Some of this is spot on, but I'd still say that you can get 95% of the way there by doing relative mixing, rather than focusing on having the right gear.
What I mean by this is you can create a great mix simply by A/B-ing your track with another one that you really like. By doing this type of relative-mix, you are removing the speaker from the equation (mostly). Having said this, I'd still recommend having a decent pair of speakers or cans to listen with, but instead of focusing on the gear, relative mixing can do amazing things. Also, listen to a lot of music on your monitoring setup of choice, to get calibrated to the setup.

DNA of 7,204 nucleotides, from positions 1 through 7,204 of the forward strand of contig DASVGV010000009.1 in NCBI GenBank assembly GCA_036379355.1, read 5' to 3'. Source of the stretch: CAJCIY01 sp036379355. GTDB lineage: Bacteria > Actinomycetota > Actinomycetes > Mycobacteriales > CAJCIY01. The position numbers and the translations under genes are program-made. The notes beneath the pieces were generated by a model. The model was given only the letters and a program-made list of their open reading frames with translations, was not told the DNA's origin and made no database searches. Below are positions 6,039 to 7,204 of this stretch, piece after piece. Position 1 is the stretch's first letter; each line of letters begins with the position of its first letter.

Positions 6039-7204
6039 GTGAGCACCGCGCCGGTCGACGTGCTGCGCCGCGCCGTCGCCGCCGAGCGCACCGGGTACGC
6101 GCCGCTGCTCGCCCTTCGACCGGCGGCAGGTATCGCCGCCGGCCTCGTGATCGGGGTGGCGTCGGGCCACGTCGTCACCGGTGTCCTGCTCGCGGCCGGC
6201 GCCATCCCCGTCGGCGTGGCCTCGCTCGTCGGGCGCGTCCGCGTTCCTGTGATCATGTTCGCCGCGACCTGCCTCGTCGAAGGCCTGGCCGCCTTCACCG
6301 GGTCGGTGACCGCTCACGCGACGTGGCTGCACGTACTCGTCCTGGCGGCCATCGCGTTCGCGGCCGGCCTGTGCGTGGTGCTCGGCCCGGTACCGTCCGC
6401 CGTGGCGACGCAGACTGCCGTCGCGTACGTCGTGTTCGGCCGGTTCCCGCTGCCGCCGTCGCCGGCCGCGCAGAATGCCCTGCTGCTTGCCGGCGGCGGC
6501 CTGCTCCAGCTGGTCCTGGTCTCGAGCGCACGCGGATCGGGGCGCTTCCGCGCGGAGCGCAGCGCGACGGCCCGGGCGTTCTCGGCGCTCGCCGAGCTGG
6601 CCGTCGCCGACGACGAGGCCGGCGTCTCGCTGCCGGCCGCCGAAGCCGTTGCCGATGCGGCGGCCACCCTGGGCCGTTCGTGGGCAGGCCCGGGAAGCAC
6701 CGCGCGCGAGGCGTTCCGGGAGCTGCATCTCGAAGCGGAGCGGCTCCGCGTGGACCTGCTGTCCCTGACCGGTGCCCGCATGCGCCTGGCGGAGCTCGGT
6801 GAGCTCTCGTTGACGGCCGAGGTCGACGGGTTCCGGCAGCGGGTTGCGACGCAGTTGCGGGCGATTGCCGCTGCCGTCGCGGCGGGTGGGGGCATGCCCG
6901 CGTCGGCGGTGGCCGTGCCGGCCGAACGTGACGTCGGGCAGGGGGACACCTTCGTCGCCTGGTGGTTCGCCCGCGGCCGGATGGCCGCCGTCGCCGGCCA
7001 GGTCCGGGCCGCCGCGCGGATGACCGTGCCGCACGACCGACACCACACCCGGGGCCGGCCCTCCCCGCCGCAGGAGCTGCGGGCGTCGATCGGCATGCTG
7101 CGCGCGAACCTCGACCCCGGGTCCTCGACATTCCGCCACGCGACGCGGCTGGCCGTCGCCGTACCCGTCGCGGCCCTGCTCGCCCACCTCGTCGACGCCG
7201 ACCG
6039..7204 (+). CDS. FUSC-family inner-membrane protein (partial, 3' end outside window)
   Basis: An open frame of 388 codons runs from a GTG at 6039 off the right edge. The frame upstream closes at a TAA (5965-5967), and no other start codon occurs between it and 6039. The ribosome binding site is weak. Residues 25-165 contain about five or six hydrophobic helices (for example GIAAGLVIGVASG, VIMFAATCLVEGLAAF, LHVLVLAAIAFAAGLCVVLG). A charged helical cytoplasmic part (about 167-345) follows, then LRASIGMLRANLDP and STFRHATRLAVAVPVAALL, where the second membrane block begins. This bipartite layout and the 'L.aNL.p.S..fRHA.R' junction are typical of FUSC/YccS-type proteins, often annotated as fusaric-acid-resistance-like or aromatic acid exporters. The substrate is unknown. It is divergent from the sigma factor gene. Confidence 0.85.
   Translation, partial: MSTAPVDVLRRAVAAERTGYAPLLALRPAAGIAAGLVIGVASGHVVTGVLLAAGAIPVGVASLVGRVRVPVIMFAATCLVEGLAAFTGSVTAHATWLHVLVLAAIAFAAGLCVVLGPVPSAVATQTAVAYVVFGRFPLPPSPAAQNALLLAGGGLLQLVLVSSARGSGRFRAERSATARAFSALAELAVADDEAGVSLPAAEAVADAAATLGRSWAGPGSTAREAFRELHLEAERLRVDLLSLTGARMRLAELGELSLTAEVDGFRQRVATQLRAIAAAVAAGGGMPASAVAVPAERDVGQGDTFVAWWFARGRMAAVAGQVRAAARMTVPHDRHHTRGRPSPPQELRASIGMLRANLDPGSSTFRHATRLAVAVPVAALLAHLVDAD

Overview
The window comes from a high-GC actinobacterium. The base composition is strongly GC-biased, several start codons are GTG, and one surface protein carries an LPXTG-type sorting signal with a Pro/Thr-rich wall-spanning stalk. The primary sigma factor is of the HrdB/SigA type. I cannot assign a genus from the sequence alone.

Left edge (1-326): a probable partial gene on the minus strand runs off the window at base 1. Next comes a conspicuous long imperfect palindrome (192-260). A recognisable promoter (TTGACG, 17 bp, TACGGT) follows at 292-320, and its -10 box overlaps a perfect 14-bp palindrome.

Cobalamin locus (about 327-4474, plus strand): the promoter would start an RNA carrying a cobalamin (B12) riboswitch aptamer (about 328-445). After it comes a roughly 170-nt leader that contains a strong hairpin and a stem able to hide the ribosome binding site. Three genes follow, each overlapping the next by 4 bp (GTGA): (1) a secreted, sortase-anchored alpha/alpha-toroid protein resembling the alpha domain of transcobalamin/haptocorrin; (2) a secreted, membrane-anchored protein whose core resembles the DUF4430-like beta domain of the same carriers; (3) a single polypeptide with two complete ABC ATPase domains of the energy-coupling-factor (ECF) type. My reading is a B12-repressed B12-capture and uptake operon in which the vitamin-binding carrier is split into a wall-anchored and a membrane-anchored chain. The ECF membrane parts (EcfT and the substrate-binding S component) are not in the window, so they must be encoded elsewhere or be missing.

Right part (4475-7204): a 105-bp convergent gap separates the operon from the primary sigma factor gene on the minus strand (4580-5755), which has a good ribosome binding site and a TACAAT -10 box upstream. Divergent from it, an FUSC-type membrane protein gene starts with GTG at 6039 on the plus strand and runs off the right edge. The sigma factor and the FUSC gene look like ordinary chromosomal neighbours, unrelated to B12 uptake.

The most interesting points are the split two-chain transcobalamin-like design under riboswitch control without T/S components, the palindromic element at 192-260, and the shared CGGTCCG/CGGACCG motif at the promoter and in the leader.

WRT the Mono/Stereo debate: I use the stereo field extensively when mixing, by placing various elements in their own place...I'm a big believer in stereo mixing. However, it is a good idea to check the final mix in mono, to make sure no low-end phasing issues arise. Your bass and kick (and low parts of the snare) should be panned dead nuts center 99% of the time, which should help to avoid this! But trust me, there are plenty of very, very popular producers today whose mixes sound like rubbish in mono, and they are well-aware of it.